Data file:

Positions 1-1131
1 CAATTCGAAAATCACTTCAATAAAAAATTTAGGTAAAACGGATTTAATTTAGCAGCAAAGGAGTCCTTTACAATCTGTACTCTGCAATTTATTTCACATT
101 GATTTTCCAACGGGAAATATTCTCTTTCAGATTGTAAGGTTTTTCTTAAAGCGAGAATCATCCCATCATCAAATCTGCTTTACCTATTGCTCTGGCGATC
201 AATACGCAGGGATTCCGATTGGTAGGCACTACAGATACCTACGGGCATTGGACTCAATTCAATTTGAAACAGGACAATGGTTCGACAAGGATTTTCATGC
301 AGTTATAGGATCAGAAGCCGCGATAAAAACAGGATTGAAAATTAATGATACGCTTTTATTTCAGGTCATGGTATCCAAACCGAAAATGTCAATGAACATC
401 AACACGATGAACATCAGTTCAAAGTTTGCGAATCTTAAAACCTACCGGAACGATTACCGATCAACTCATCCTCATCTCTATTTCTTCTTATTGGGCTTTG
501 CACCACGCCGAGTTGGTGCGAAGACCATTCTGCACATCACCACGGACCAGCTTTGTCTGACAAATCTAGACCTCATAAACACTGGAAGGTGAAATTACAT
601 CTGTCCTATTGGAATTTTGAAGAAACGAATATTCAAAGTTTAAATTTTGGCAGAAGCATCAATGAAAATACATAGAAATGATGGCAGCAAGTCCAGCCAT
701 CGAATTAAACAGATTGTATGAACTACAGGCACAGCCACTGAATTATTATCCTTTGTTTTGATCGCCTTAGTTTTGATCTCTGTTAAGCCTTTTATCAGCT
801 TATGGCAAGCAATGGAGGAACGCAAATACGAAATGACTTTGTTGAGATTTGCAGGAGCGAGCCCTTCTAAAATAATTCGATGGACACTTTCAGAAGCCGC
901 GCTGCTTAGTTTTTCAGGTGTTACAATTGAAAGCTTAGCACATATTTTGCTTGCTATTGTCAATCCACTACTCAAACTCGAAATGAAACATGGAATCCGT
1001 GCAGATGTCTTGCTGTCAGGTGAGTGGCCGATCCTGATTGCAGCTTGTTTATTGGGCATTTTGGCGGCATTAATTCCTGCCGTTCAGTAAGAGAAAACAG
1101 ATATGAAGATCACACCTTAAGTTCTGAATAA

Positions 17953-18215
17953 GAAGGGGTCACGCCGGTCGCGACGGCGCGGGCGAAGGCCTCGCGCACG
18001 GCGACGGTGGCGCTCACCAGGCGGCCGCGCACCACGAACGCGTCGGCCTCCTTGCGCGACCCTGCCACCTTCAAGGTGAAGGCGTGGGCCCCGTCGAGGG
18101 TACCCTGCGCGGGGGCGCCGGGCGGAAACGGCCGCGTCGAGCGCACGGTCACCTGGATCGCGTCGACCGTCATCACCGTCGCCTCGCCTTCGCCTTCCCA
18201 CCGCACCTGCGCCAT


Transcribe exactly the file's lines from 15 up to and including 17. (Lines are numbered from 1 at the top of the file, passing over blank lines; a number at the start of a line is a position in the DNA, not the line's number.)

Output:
17953 GAAGGGGTCACGCCGGTCGCGACGGCGCGGGCGAAGGCCTCGCGCACG
18001 GCGACGGTGGCGCTCACCAGGCGGCCGCGCACCACGAACGCGTCGGCCTCCTTGCGCGACCCTGCCACCTTCAAGGTGAAGGCGTGGGCCCCGTCGAGGG
18101 TACCCTGCGCGGGGGCGCCGGGCGGAAACGGCCGCGTCGAGCGCACGGTCACCTGGATCGCGTCGACCGTCATCACCGTCGCCTCGCCTTCGCCTTCCCA